Who can you write with this weekend?


“WRITE. FINISH THINGS. KEEP WRITING.” Neil Gaiman’s advice for aspiring writers.

Set…. After you make this weekend’s writing date, find a quiet spot and make the world go away.

Today’s prompt: Your character finds a box hidden at the back of her closet. Inside it are things from her childhood that someone saved for her. What is in the box? (Hint – focus on the way things smell.) OR If you found a box of items from your childhood, what would it contain?

Scribble… Scribble… Scribble!!!


My writer’s group & WFMAD approacheth

Are you ready?

Pencils sharpened, pens lined up, fingers nimble?

The Third Annual LHA Write Fifteen Minutes a Day challenge starts on Sunday, August 1st!

::cue roaring crowd and bawking chickens::

WFMAD is a bit like NaNoWriMo, but better. Because writing the draft of a novel in one month (which is the goal of NaNoWriMo) is a great challenge, but overwhelming for a lot of people. My approach is smaller and often, more effective. It simply requires that you write for fifteen minutes every day during the month of August.

Can you do that? Of course you can. Do you want to? That’s sort of up to you, isn’t it?

I will be posting every day during the month. My posts will be part writing prompt, part cheerleading, part gentle kick in your backside. (You don’t have to use the prompts if you don’t want to.  They are just to help stir your creative pot a bit.)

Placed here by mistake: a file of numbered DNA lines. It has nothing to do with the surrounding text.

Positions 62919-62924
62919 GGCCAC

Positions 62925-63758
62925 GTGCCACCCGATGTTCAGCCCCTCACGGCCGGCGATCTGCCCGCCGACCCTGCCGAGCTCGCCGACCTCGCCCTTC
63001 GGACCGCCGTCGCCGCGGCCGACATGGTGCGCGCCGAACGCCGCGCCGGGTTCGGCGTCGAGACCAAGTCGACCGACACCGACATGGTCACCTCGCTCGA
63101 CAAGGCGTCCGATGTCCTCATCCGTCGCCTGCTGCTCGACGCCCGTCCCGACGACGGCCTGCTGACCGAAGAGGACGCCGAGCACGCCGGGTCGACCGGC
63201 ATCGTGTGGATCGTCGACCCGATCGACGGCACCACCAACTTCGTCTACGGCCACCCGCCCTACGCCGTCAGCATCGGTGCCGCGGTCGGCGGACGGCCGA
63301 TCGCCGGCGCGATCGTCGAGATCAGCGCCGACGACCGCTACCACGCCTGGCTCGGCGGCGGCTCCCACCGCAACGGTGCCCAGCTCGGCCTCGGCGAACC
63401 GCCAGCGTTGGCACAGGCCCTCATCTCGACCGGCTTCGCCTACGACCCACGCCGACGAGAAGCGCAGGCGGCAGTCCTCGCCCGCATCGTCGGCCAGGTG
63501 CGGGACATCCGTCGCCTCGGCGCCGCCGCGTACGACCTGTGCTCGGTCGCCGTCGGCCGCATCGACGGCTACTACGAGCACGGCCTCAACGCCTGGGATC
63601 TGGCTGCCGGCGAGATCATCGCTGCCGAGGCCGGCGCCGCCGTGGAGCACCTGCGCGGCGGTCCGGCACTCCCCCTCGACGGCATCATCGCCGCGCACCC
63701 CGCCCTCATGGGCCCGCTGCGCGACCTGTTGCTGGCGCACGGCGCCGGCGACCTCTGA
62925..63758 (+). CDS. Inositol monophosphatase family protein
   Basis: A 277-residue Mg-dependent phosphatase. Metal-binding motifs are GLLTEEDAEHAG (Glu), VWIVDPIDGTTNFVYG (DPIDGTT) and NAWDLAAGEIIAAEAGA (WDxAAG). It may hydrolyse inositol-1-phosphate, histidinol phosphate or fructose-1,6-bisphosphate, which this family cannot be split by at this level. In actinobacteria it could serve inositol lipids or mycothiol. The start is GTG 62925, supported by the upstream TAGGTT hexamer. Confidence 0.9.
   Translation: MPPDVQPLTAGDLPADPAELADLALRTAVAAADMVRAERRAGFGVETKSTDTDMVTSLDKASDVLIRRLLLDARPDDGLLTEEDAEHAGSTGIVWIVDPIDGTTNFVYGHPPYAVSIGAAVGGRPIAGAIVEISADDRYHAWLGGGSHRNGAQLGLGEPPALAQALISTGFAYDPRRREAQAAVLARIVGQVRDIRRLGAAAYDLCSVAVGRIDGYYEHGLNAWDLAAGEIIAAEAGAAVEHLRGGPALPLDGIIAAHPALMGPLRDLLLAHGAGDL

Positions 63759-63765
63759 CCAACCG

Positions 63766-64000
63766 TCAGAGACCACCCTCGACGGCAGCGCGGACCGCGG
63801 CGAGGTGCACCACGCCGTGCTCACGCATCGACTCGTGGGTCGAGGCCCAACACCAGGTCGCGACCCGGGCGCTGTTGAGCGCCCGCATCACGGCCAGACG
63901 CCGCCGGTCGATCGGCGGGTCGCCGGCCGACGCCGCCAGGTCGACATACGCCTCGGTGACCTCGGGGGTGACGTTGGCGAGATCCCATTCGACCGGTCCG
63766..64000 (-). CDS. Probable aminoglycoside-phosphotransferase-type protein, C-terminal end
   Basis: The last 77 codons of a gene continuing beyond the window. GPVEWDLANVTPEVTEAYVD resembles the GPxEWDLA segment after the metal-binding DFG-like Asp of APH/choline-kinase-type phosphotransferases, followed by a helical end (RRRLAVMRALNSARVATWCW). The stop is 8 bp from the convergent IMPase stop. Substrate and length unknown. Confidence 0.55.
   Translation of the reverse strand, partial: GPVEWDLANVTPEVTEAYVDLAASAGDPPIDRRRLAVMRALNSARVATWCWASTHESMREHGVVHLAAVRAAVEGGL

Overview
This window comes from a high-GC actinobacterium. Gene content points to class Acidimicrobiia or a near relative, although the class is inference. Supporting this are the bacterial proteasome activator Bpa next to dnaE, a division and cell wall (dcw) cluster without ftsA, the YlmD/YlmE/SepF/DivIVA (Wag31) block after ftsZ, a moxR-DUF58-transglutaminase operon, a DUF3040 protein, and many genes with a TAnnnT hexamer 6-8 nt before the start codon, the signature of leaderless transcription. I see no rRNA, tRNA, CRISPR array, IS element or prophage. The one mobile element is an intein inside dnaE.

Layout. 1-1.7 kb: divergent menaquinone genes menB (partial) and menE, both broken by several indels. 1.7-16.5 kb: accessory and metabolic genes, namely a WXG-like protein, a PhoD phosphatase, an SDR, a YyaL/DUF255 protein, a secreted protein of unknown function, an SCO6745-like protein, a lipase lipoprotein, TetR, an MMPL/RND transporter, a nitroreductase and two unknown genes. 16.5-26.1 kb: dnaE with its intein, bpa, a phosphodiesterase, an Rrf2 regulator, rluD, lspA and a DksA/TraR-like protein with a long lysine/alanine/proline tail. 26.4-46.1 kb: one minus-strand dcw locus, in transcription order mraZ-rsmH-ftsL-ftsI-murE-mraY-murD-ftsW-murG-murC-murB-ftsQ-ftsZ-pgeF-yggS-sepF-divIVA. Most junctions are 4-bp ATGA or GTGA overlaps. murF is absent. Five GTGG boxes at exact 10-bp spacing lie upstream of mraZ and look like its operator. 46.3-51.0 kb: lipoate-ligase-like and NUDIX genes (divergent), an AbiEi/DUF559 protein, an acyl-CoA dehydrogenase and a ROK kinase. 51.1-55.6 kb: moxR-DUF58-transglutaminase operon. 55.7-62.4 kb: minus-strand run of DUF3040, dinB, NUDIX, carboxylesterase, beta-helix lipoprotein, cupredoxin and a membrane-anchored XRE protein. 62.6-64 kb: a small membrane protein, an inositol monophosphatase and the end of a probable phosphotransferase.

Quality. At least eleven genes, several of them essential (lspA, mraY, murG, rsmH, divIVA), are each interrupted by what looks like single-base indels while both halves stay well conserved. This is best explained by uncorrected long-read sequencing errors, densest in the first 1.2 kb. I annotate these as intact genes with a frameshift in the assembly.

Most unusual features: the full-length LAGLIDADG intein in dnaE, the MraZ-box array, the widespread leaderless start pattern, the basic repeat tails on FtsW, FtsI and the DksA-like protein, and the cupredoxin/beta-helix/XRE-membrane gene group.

In a way, this blog can become your writer’s group for the next month. If you already have a writer’s group, no worry. You are not being unfaithful to them, you are expanding your circle.

My writer’s group met on Tuesday. We were missing Bruce Coville. I think he was off gallivanting with unicorns. One of our members, MJ Auch, was recovering from surgery, so she beamed into the meeting on Skype.







This is what MJ looked like on the computer sitting on the end of the kitchen table. (Note her cat lounging in the background.)







Suzanne Bloom is pointing the camera down at her latest amazing artwork so that MJ can see it. Standing with her back to the camera is author, cook, and amazing writer’s group hostess, Ellen Yeomans.







And this is what we looked like on MJ’s computer!!


Distance and circumstance need not stop anyone who has the writing dream in their heart. I’ll be reworking the rules for this year’s WFMAD challenge a bit – details on Sunday. But the general guidelines are the same that they’ve been for the last two years. New this year will be prizes – tee-shirts and maybe an ARC of FORGE (or two) for the people who write the funniest or most moving comment each week.

Any questions??

One more thing…. I have shifted blog hosting sites. The Mad Woman in the Forest blog is now found at WordPress. The blog will continue to feed to FaceBook, LiveJournal, and a bunch of other sites, but if you want to make comments that I can guarantee you I will read (and will make you eligible for prizes), you need to make them on the WordPress version of the blog.

OK, now for real… any questions??